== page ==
Beijing’s sluggish property market to face a glut with planned sale of 66 land sites in the ‘near term’
But given the current climate, analysts say developers’ interest to buy more land remains weak
Beijing’s property industry is likely to face a glut as the government plans to sell more land sites that will offer at least two times the developable area available this year, an amount which could take the market two years to soak up.
The city’s land commission revealed that it will offer 66 plots that can be developed into 9.3 million square metres of gross floor area in the “near term” last Wednesday, weighing further on developers’ waning interest to buy land amid a sluggish market brought about by tightened credit and measures to control home prices. Of the 66 sites, 34 are for residential properties and the remaining 32 are for residential and commercial use.
“At first glance, the number is really scary. Developers’ property sales in Beijing aren’t great, and they are not in the mood to buy new land,” said Li Wenxiao, general manager of Beijing-based Wentai Property Management.
The 9.3 million sq m area would be 2.4 times of the 3.9 million sq m of residential developable area made available in the first eight months of this year, according to research by real estate agent Maitian Property. Even if half of that, or 4.7 million sq m, were developed into 52,000 flats of 90 sq m each, that would still be 1.7 times more than the 30,000 units sold in 2017.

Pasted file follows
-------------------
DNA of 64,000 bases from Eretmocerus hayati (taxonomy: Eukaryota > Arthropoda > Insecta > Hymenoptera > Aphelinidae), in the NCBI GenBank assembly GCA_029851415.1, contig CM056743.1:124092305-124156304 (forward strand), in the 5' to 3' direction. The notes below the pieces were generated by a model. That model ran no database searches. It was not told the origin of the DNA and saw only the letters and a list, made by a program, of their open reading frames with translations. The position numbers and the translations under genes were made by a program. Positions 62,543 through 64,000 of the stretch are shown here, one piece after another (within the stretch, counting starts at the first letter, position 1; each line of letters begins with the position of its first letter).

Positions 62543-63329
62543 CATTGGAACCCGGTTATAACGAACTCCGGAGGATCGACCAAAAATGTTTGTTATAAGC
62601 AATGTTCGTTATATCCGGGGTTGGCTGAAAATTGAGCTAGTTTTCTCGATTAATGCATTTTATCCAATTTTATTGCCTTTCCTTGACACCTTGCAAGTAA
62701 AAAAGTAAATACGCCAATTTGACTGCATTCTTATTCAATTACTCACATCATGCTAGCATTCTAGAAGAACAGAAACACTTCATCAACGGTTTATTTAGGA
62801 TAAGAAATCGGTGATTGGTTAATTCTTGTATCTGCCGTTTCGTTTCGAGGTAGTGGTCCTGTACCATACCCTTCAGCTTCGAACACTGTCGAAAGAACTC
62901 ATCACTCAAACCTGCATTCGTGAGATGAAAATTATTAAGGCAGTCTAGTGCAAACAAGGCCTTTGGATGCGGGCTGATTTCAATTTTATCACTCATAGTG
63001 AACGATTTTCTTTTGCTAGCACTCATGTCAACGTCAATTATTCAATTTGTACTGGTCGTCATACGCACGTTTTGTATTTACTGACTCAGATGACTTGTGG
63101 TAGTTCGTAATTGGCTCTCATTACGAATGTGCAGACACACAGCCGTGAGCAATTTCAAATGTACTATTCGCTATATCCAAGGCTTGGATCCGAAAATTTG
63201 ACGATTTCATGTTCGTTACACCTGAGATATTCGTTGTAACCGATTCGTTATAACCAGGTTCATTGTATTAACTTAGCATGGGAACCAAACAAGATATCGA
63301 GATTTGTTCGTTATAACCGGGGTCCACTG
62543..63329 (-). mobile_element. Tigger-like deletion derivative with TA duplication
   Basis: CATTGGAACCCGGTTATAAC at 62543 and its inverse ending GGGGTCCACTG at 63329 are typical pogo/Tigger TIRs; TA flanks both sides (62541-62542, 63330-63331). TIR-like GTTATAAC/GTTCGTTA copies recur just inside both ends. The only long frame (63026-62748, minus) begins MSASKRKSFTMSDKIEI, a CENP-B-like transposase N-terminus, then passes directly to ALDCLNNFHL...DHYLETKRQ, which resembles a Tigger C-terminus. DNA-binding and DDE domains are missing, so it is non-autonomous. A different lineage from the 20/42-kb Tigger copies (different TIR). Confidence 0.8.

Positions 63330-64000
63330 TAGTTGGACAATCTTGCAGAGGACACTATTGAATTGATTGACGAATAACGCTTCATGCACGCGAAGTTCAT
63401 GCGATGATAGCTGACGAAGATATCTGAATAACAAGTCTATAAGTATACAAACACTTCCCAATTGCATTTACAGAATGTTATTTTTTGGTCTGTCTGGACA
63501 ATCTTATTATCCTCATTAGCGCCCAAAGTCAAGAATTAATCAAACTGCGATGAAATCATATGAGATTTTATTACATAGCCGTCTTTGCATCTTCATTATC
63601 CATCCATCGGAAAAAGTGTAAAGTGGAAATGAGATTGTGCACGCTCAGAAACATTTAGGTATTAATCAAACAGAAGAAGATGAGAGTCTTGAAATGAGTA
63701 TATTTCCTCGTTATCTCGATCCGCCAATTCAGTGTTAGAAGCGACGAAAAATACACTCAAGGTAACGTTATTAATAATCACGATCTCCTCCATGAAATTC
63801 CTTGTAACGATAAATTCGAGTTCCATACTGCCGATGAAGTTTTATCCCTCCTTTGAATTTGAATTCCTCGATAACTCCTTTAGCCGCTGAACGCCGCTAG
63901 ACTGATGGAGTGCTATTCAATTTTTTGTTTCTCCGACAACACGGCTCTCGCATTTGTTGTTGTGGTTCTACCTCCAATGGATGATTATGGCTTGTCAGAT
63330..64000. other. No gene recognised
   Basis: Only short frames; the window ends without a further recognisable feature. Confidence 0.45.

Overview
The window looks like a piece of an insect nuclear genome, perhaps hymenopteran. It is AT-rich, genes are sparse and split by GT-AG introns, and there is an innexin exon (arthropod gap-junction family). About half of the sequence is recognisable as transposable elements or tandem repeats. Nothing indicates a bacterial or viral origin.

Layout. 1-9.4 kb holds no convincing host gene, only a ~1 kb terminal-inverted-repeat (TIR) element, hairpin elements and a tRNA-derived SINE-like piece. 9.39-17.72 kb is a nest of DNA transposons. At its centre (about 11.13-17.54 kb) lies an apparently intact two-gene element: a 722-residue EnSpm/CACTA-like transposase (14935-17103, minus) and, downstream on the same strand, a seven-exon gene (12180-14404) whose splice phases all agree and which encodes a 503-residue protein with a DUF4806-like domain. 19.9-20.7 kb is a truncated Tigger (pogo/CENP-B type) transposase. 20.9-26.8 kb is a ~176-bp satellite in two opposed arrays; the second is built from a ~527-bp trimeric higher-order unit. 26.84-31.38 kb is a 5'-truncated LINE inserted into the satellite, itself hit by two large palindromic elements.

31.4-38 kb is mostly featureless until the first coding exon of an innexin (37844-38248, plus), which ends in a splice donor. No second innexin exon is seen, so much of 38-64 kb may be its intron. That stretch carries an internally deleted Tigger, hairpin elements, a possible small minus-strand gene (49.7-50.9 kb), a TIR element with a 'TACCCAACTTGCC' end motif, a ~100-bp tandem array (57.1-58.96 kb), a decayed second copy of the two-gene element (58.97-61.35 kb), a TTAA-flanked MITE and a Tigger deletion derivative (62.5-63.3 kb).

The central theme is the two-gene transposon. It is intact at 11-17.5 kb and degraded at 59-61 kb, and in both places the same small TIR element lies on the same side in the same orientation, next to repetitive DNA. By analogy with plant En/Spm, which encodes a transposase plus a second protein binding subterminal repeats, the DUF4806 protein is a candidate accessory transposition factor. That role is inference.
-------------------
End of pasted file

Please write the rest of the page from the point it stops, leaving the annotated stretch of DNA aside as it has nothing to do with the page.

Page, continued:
Maitian forecast that it would take two years for the new supply to be digested.
“It usually takes two years for homes to be built after a piece of land is acquired,” said the firm’s chief market analyst Zhang Yesong. “But the new supply will affect developers’ expectations considerably, as they are in no hurry to buy land plots.”
The land commission did not give an explanation for the aggressive land supply plan nor define “near-term”.
“The commission may have announced this to send the message that despite the delay in new supply coming on stream [this year], it still has sufficient land sites available for immediate sales, a way to maintain market stability and expectations,” said Guo Yi, chief analyst at Beijing-based property marketing firm Heshuo.
But Guo cautioned that the government may not find enough buyers if all 66 sites were put up for sale in the remaining months of this year, given the current market slump.
The measures, Maitian said, had resulted in selling prices of most of the city’s listed residential properties being cut to rake up sales.
The weak demand was also reflected in data from Centaline Beijing, which showed that less than 40 per cent of the 9,038 new flats from 16 developments launched to date this year have been sold.